Forestry was not the career I chose when I left high school and entered university. But after using forestry employment to pay for school, then buy a house, I find myself look back after nearly 20 years wondering how time flies. In a world where certifications and specialization have become the norm, I am very proud to be a Forestry Jack of all Trades. I have worked for government, worked for private companies, been paid by the day, by the hour, by the metre and contracted. I have completed contracts for BC Parks, Parks Canada, private land owners and the local licensees. I am not claiming to know it all, but I have seen a lot and experienced every level of success and failure.
Forestry always has been, and still is, the economic backbone of this province. While tech and tourism services may have surpassed this historic industry in terms of per cent of GDP, there is no illusion about how stumpage and taxes from our forest industry still pays the bills for public services. As an industry insider, I can assure readers that protection of Old Growth is a concern shared even by the highest production loggers. Most loggers also hunt, fish, ski, and participate in all other forms of outdoor recreation. They also tend to be resolute in passing this outdoor-oriented tradition on to their kids. So protection of Old Growth is not the political divide some of the political parties want it to be.
Partisan extremism and branding earns votes. The easiest way for parties pandering to urban voters, and urban-sentiment rural voters, is to pit urban voters agains rural ones. How can we beat the politicians to this game? Well, why not start the conversation at the citizen level? We live in a democracy. This means compromise, a word no longer valued by many. The problem with proposing new regulations on logging is not that these regulations are not needed. It is that old regulations never seem to budge as the compromise. So if we are to shift our primary values to protecting Old Growth and Carbon storage, we must look at the equation and decide which other values should budge. Here is what I propose.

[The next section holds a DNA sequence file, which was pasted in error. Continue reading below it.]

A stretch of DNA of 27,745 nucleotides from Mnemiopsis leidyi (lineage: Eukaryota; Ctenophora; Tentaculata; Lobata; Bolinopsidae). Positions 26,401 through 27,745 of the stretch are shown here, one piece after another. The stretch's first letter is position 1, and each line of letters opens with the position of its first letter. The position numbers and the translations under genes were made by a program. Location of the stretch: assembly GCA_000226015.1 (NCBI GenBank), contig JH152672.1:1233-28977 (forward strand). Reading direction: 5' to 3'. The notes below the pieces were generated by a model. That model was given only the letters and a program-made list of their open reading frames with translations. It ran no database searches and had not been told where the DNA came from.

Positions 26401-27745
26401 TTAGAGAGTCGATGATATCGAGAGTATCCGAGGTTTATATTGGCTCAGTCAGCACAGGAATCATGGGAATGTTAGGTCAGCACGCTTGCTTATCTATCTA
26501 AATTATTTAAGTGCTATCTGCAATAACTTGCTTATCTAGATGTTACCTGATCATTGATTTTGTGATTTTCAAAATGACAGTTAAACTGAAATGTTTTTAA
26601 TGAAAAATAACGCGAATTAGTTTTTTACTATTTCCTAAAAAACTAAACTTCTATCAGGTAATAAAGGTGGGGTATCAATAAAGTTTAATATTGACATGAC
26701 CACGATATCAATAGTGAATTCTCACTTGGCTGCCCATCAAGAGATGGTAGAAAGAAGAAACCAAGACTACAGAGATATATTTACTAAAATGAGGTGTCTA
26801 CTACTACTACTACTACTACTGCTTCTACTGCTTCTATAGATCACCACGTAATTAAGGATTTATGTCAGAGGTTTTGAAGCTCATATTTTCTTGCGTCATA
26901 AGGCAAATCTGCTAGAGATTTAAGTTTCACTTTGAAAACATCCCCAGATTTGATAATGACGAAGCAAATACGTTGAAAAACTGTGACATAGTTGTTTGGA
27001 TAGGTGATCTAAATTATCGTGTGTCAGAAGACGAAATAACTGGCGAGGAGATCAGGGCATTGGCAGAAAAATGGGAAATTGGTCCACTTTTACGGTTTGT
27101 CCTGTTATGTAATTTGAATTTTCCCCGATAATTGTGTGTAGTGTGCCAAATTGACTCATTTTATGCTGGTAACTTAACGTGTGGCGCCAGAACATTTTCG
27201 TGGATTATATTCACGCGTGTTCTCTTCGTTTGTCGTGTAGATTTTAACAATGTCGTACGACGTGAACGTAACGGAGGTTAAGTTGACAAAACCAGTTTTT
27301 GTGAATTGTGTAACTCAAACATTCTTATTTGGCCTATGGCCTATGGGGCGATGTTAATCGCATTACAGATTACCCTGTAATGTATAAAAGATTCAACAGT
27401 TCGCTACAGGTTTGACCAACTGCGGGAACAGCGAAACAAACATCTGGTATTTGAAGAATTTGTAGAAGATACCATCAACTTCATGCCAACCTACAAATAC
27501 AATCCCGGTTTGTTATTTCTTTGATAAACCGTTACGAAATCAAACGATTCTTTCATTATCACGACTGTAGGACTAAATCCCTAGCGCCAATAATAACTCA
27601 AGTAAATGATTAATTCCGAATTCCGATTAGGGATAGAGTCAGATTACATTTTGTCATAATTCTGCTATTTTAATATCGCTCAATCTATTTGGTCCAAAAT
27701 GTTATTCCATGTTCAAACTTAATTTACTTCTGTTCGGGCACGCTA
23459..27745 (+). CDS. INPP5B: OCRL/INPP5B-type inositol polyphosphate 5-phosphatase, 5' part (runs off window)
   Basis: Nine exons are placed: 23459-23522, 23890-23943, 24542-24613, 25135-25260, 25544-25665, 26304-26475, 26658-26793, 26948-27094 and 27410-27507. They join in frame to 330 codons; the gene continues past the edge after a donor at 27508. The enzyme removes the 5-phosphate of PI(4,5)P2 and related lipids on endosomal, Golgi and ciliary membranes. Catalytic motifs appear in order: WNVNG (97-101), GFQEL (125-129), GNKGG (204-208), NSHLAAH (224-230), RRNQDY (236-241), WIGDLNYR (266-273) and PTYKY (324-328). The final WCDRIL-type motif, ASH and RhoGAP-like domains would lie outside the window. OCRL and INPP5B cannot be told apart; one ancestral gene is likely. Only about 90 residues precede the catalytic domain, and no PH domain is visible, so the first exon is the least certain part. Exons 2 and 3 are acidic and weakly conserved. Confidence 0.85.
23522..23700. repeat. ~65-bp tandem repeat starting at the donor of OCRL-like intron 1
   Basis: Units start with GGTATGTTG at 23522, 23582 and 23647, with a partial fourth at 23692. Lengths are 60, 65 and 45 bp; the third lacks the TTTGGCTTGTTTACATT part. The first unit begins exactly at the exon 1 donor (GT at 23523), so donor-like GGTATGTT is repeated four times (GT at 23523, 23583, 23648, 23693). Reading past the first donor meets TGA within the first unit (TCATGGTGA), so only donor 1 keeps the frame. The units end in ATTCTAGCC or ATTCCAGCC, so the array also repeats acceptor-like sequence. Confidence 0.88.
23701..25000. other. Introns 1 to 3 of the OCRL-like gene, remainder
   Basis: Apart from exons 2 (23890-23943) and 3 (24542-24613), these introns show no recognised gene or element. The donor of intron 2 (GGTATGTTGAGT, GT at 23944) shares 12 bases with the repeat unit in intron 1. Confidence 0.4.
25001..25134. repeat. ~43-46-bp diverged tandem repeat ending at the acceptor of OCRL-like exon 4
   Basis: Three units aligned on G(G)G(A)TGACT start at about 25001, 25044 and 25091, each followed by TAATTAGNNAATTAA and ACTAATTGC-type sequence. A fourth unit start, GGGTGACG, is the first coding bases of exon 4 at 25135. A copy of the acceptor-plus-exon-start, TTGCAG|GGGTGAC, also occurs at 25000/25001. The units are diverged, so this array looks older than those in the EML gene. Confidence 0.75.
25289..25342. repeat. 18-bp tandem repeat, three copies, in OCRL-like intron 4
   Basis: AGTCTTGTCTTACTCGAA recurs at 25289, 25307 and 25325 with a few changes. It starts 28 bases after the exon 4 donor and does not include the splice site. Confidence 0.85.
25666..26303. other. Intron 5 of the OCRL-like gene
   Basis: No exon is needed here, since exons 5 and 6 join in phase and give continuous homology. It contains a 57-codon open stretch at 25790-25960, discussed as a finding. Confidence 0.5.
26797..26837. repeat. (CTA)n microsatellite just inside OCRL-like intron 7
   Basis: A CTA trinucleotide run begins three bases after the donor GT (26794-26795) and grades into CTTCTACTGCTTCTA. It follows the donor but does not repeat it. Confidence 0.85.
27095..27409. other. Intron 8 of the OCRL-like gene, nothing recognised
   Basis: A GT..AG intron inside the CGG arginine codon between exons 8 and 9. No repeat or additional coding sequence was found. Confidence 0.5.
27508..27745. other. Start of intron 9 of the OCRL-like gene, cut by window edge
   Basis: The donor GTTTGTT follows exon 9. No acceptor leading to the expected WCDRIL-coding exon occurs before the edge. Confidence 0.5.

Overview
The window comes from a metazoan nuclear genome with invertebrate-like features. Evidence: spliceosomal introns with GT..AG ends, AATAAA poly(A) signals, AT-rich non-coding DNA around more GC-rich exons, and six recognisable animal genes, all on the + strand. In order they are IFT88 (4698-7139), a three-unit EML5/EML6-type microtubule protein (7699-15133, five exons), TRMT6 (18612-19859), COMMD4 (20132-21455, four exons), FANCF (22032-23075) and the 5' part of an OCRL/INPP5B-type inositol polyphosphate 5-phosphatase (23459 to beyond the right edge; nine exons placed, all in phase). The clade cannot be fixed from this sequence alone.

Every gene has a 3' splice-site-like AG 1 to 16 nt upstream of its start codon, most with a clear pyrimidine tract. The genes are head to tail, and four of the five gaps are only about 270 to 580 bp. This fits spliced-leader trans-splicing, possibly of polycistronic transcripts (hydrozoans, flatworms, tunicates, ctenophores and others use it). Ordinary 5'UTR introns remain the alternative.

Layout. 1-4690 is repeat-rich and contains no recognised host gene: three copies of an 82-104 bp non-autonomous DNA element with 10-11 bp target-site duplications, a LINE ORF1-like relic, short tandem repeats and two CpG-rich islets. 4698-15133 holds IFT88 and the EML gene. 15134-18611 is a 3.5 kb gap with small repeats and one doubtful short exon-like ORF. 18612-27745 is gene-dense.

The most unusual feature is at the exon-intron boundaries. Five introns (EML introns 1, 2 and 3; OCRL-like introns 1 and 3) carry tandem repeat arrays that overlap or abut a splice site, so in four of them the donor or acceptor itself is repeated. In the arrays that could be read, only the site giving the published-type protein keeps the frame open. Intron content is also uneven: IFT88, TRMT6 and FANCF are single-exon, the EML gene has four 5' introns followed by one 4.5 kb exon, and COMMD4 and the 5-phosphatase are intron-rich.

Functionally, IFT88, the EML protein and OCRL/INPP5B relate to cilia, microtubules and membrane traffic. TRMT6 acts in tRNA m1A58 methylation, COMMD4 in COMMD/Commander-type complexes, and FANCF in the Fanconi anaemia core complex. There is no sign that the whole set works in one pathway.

Visual impact guidelines. It always amazes me how esthetics gets thrown into the environment file. What looks ‘pleasing’ or ‘pretty’ to humans ignorant of the science is oftentimes contrary to what is actually most environmentally balanced. For instance, we have restricted logging in the main corridors on visual impact guidelines. What has been the result? Pressing further and further into the back drainages to chase wood where nobody is looking. Guess where all of the Old Growth and Caribou habitat is? Now try chasing some fir beetle in the local bike park, or dealing with a disaster of dead pine on Blackman Road. Suddenly a small group of very loud people think that the stumps of dead-standing infected trees are the worst thing in the world. One month later, the grass and shrubs have grown up, and nobody can even see the effects of the logging, but the outrage has already been noted, and it will cool the appetite for local forest planners to chase infected trees on the edge of town again. In Blue River, the local Heli-ski company has managed to kill two birds with one stone. Instead of cutblocks in the main corridor, dozens of ski runs have taken shape. It just makes sense, provides front-country wood to mills, reduces the potential for catastrophic wildfires and reduces total flight time for their helicopters. Imagine that! Forest and tourism complimenting each other.
We have all kinds of potential in this province. We do not even do anything close to the intensive and highly productive forestry that our European and American neighbours have achieved for hundreds of years. So by all means, let us protect Old Growth and caribou, but this means getting to work in our very own backyard instead.

Joseph Nusse
Valemount, BC